Following the diagnosis, most parents go through several emotional stages similar to the stages of grief. Rather than grieving the loss of a loved one, they’re grieving life as it was before and the hopes they had for their child’s future.
Grief takes many forms. The stages mentioned here serve mostly as reference points; they don’t describe a linear process that everyone should experience the same way.
Not to mention that life can sometimes force us to go through some of these stages more than once.
- Shock and denial
“It’s impossible. Nobody in the family has diabetes.”
“If I manage to control what my child eats, they will need less insulin.”
This first step follows the diagnosis and is characterized by denial or minimizing the existence of diabetes, its chronic nature and the need for treatment.
- Outrage and rebellion
“This isn’t fair!”
Diabetes and its treatment are seen as being unfair. The parents understand the threat, but also see the negative aspects of diabetes. The parents’ reaction to this unfairness might make them feel resentful, angry, revolted and frustrated, and bring them to put the blame on everything else.
- Negotiation and bargaining
“I’ll take care of everything, so my child won’t have so much on their shoulders.”
The parents seek to have more “control” over their child’s diabetes to reduce the feeling of helplessness.
- Reflection, resignation or depressive feelings
This is the last step before acceptance. The parents understand the chronic nature of T1D and realize that their child’s life will never be the same again (e.g., they will always have to watch every bite of food they eat). This might make them feel sad, exhausted and even depressed.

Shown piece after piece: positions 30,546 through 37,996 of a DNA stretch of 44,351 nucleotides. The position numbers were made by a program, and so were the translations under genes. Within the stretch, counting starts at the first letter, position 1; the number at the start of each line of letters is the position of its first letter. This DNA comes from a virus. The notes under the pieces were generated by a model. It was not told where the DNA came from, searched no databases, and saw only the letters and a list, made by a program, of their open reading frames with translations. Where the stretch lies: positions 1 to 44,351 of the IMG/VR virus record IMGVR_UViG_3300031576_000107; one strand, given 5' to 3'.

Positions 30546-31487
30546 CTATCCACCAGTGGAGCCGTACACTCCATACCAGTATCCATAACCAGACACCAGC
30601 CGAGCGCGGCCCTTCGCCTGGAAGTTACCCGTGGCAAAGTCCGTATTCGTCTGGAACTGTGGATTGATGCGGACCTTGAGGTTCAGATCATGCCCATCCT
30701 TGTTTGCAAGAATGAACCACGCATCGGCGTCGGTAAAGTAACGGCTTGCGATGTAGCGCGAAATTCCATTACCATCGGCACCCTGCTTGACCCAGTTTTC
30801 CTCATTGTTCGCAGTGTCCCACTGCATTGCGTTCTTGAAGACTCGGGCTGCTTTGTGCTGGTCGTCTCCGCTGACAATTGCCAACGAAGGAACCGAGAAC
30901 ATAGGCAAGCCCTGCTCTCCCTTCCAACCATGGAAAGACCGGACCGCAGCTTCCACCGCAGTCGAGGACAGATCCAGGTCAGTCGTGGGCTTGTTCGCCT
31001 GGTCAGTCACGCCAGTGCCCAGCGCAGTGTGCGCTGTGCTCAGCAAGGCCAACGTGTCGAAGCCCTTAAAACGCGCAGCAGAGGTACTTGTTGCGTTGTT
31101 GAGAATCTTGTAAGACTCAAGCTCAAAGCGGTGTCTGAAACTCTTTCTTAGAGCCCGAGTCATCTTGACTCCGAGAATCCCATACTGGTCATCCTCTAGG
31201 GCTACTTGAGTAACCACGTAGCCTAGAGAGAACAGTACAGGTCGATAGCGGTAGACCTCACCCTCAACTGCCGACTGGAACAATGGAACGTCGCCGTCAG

The parents now have a more realistic understanding of diabetes and its treatment, and decide to take concrete steps to manage it in their daily life. They realize that their child will be able to achieve psychological well-being and have a satisfying social life if they get involved in their treatment and learn more about T1D. There’s no need to “agree” with your child having this condition; you just need to accept to follow T1D management recommendations.
When parents try to accept and deal with the confusion and despair their child feels following their diagnosis, they might try to ignore their own difficult feelings, to appear calm and to pretend that they’re coping with the condition. Wherever they are in this process, parents can reach out to their child’s healthcare team, their loved ones or other people with T1D to ask questions and better understand their feelings and the stages they’re going through. This will help parents cope and find balance in this new reality.
- Kovacs, M et al. “Initial coping responses and psychosocial characteristics of children with insulin-dependent diabetes mellitus.” The Journal of pediatrics vol. 106,5 (1985): 827-34. doi:10.1016/s0022-3476(85)80368-1
- Bowes, Susan et al. “Chronic sorrow in parents of children with type 1 diabetes.” Journal of advanced nursing vol. 65,5 (2009): 992-1000. doi:10.1111/j.1365-2648.2009.04963.x
- Le diabète chez l’enfant et l’adolescent / Louis Geoffroy, Monique Gonthier, Chapitre «L’adaptation au diabète» — Montréal : Éditions du CHU Sainte-Justine, ©2012
Originally written in French
WRITTEN BY: Sarah Haag RN. BSc.
- Amélie Roy-Fleming Dt.P., EAD, M.Sc.
- Aude Bandini, patient-partner, living with T1D since 1991
- Marie-Christine Payette, patient-partner, living with T1D since 1988
- Michel Dostie, patient-partner, living with T1D since 1991
- Eve Poirier, patient-partner, living with T1D (LADA) since 2018
- Claude Laforest, patient-partner, living with T1D since 1984
- Laurence Secours, patient-partner, living with T1D since 1994
- Nathalie Kinnard, mother of a child living with T1D since 2018
- Alec Courchesne, patient-partner, living with T1D